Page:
• Wood and wire fence are cheaper. When compared to the other types of fences available, this is cheap. All the items you require to make a wood and wire fence are not expensive. Also, after installation, the fence requires next to zero care and maintenance.
  • Quick and easy installation process. Wood and wire fence takes a short time to install. The installation does not require skilled labor. You can wake up one day together with your family or friends and install it.
  • The fence is long-lasting. Once installed, it can survive for many years with no significant damage. There are also minimum repairs needed after installation.
  • It is not restrictive. Compared to other fences, like brick walls, the wire and wood fences come out on top. You can easily see through it, therefore, allowing you to monitor in and outside the gate while keeping your place safe.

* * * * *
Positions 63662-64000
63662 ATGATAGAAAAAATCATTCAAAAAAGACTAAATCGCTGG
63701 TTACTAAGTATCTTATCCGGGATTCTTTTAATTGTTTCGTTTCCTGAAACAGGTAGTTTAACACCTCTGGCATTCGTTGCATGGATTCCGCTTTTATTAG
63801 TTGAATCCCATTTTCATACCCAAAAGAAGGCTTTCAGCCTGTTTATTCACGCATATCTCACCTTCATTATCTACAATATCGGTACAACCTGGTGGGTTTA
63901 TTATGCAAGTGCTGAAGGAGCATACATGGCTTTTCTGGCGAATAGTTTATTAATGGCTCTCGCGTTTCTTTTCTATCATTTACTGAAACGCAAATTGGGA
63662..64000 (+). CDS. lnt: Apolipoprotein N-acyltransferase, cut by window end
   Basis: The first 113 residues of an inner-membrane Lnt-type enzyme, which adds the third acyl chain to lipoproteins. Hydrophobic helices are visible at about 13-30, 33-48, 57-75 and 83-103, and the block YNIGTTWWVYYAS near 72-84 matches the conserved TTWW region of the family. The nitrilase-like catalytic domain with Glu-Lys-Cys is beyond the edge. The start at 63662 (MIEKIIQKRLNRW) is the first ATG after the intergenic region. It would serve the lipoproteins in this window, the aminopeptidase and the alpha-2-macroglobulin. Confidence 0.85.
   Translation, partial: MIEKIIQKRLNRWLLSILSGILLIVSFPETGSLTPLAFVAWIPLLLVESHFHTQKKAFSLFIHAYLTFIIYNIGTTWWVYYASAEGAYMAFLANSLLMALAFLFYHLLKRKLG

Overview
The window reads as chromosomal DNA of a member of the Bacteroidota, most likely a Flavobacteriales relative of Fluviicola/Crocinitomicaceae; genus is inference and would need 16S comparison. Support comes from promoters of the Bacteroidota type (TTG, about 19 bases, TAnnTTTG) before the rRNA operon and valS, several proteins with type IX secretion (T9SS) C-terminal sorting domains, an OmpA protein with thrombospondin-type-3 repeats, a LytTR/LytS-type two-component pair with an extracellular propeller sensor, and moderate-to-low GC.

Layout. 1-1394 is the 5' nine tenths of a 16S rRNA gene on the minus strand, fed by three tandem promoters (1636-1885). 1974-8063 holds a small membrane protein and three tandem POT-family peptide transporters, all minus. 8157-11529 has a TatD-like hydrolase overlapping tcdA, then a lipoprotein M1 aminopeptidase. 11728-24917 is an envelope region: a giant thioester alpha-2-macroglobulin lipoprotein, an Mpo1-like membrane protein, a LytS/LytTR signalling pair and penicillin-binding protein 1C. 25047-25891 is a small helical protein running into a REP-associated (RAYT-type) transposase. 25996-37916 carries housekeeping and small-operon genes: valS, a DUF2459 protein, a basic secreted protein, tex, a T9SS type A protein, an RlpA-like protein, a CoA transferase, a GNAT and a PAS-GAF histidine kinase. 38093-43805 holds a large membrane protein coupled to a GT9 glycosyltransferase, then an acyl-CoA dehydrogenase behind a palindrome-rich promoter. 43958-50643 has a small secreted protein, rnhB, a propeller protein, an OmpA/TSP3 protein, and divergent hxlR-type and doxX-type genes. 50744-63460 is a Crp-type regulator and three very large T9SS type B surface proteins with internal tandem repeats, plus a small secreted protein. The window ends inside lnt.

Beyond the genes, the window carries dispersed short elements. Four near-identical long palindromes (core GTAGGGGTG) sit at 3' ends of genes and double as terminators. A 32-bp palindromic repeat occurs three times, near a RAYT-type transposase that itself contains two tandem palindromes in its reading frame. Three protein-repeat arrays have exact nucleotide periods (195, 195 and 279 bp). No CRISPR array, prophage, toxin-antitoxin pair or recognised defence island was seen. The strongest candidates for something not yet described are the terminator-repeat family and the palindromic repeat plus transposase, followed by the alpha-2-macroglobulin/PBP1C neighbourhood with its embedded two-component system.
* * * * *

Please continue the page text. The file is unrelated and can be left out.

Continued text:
Disadvantages Of A Wood And Wire Fence

While wood and wire fences have their advantages, they also come with some disadvantages:

  1. Limited Privacy: Wood and wire fences, especially those with wire mesh, offer less privacy compared to solid wood or other opaque materials. They allow visibility into and out of the enclosed area, which may not be ideal for properties seeking maximum privacy.
  2. Maintenance: Wooden elements of the fence require regular maintenance to prevent rot, warping, and insect damage. Additionally, wire components may need occasional repairs if they become damaged or loose.
  3. Durability: Wood and wire fences might not be as durable as other fencing materials, such as vinyl or metal. The wooden parts can be susceptible to weathering and decay over time, which may necessitate more frequent replacements.